We have reviewed the new 2011 OVDI FAQs and noticed that the Service has refined…
2011 Offshore Voluntary Disclosure Initiative (OVDI)
On February 8, 2011, the IRS announced the 2011 Offshore Voluntary Disclosure Initiative (OVDI), designed to bring offshore money back into the U.S. tax system and help people with undisclosed income from hidden offshore accounts get current with their taxes. The OVDI covers calendar years 2003 to 2010, and is available through August 31, 2011 for individuals as well as entities such as corporations, trusts and partnerships.
As with other programs in the past, the OVDI eliminates the risk of criminal prosecution for taxpayers that are accepted into the program, and provides for reduced civil penalties than would apply if the IRS were to discover the taxpayer’s noncompliance in this area. The terms of the 2011 OVDI differ from the terms of the 2009 Offshore Voluntary Disclosure Program (OVDP). In general, taxpayers will pay taxes for eight years and will pay an offshore penalty of 25% of the highest aggregate account balance in the taxpayer’s foreign bank accounts during the years 2003 through 2010. This offshore penalty is in lieu of all other penalties that might apply, except for the failure to file, failure to pay, and accuracy-related penalties. Taxpayers with offshore accounts of less than $75,000 in each calendar year covered by the OVDI will qualify for a 12.5% penalty rate. In very limited circumstances will taxpayers qualify for a 5% rate, including the case of a foreign resident who was unaware they were considered U.S. citizens.
Participants in the OVDI must pay the back taxes and interest for up to eight years as well as the accuracy-related and/or delinquency penalties. The participants must file all original and amended income tax returns for the affected years and include payment for taxes, interest and accuracy-related penalties by the August 31, 2011 deadline. As there are multiple steps involved in a submission under the OVDI, taxpayers will need to start well in advance of the August 31, 2011 deadline.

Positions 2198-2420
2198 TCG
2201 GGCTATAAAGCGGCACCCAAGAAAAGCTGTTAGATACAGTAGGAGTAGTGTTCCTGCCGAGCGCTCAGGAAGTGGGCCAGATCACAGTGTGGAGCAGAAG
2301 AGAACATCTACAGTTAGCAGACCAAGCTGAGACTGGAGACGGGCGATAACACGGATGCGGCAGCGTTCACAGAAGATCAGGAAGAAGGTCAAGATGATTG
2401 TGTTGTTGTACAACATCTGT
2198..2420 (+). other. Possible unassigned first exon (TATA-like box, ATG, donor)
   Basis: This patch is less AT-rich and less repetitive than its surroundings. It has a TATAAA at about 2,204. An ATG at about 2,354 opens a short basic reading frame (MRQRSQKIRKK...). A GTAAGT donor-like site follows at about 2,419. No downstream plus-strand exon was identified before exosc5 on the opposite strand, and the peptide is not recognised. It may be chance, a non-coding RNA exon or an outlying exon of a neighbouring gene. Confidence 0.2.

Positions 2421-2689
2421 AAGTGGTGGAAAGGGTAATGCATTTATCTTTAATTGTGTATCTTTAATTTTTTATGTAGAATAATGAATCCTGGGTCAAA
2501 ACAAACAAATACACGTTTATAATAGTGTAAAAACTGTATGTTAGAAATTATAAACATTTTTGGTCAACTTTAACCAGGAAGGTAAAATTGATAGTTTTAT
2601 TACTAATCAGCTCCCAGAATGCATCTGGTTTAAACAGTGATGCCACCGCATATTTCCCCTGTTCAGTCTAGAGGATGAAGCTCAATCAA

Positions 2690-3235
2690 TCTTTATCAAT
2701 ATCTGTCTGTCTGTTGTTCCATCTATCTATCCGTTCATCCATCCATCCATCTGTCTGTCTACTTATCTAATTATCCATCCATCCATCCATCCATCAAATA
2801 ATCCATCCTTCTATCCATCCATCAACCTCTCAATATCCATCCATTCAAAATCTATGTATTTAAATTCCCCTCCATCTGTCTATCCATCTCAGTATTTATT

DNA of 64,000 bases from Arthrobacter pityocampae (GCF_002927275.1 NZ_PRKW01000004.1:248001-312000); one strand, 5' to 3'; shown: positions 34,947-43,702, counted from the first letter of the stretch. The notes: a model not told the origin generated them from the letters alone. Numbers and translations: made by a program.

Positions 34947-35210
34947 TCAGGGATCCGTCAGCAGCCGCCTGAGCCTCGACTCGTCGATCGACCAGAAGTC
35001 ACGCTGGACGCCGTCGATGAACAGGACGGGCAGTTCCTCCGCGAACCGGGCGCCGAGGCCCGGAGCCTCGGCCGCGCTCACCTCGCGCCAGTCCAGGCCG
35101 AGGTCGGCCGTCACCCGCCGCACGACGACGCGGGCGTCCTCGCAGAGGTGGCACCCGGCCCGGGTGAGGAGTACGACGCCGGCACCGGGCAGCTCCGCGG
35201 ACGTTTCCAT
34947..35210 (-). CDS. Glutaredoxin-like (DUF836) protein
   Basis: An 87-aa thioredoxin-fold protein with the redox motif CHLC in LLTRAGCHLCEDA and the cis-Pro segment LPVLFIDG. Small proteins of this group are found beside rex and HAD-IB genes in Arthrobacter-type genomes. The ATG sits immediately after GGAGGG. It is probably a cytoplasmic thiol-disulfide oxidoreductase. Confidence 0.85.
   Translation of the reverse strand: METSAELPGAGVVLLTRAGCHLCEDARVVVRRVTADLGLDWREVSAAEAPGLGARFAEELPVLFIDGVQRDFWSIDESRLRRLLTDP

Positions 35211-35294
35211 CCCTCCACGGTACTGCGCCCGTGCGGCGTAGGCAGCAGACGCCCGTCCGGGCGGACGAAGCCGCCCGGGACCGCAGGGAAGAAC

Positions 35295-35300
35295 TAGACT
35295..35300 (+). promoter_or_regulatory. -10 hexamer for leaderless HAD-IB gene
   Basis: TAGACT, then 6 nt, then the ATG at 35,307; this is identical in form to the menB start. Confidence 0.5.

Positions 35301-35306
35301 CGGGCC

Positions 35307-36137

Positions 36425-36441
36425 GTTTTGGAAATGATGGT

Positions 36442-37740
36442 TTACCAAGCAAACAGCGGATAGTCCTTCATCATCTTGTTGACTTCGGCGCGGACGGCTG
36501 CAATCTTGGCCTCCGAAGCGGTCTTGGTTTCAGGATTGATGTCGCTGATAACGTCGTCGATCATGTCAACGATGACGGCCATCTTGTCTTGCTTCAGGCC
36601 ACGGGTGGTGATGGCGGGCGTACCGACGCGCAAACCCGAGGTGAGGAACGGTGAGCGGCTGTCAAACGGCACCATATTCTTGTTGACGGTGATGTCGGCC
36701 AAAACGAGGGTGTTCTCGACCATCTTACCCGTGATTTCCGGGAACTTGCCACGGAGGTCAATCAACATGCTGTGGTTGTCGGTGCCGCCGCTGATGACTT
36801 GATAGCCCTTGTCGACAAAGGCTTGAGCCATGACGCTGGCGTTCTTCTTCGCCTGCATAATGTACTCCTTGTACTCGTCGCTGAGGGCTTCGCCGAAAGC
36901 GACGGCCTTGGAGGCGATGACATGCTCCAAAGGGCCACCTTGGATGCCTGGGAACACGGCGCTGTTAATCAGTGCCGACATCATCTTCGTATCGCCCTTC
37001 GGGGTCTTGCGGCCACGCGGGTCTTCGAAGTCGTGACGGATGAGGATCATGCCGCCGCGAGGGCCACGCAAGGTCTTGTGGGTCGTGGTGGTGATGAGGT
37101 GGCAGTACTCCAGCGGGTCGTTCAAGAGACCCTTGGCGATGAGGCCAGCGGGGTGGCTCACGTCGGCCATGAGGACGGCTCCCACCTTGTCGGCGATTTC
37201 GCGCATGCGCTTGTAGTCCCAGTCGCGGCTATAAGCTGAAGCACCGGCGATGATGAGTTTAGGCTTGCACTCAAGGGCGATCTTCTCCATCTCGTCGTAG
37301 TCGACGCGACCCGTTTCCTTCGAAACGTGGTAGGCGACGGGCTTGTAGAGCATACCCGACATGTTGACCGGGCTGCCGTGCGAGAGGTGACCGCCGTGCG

The IRS has made numerous resources available immediately with the announcement of the program, including a frequently asked questions list (FAQ) that includes 53 Q&A items. The FAQ includes many important pieces of information that taxpayers and practitioners will find especially helpful. Some highlights include:
- overview of the 2011 OVDI;
- key features of the 2011 OVDI, including details on the terms and penalties, as well as an alternative computation to resolve passive foreign investment company (PFIC) issues;
- eligibility for the 2011 OVDI, including information for those taxpayers who may have previously filed a “quiet” disclosure;
- the 2011 OVDI process;
- calculating the offshore penalty;
- statute of limitations;
- FBAR questions;
- taxpayer representatives information, including responsibilities under Circular 230 and a sample Form 2848, Power of Attorney and Declaration of Representative; and,
- case resolution.
Note however that taxpayers who properly reported all taxable income from foreign accounts and paid the associated federal income tax, but who did not file all required annual Forms TD F 90-22.1, Report of Foreign Bank and Financial Accounts (FBAR), should not use the OVDI, but rather are advised by the IRS to just file the delinquent FBAR reports and attach a statement explaining why the reports are filed late. The IRS has indicated that they will not impose a penalty for the failure to file the delinquent FBARs if there are no underreported tax liabilities and the FBARs are filed by August 31, 2011 (or by the June 30, 2011 due date for calendar 2010 FBARs). Similar guidance exists for other tax information returns such as Form 5471, Information Return of U.S. Persons With Respect To Certain Foreign Corporations.
For additional information, contact Parag Patel of Patel Law Offices at 732-623-9800 or visit us at www.PatelLawOffices.com. Patel Law Offices is a law firm dedicated to helping clients resolve complicated tax, criminal tax, and international tax problems.
IRS Resources regarding 2011 OVDI:
2011 OVDI Documents and Forms, including links to foreign financial institution statement, foreign account or asset statement, offshore voluntary disclosures letter, consent to extend FBAR statute, consent to extend statute to assess tax, penalty computation spreadsheet, sample Form 2848 – Power of Attorney and Declaration of Representative
Submission Requirements from IRS
How to Make a Voluntary Disclosure from IRS. Our law firm can assist.
2011 OVDI General Information from IRS
02.08.2011 IRS News Release introducing the 2011 OVDI
Commissioner Douglas Shulman’s Statement 02.08.2011 announcing the 2011 OVDI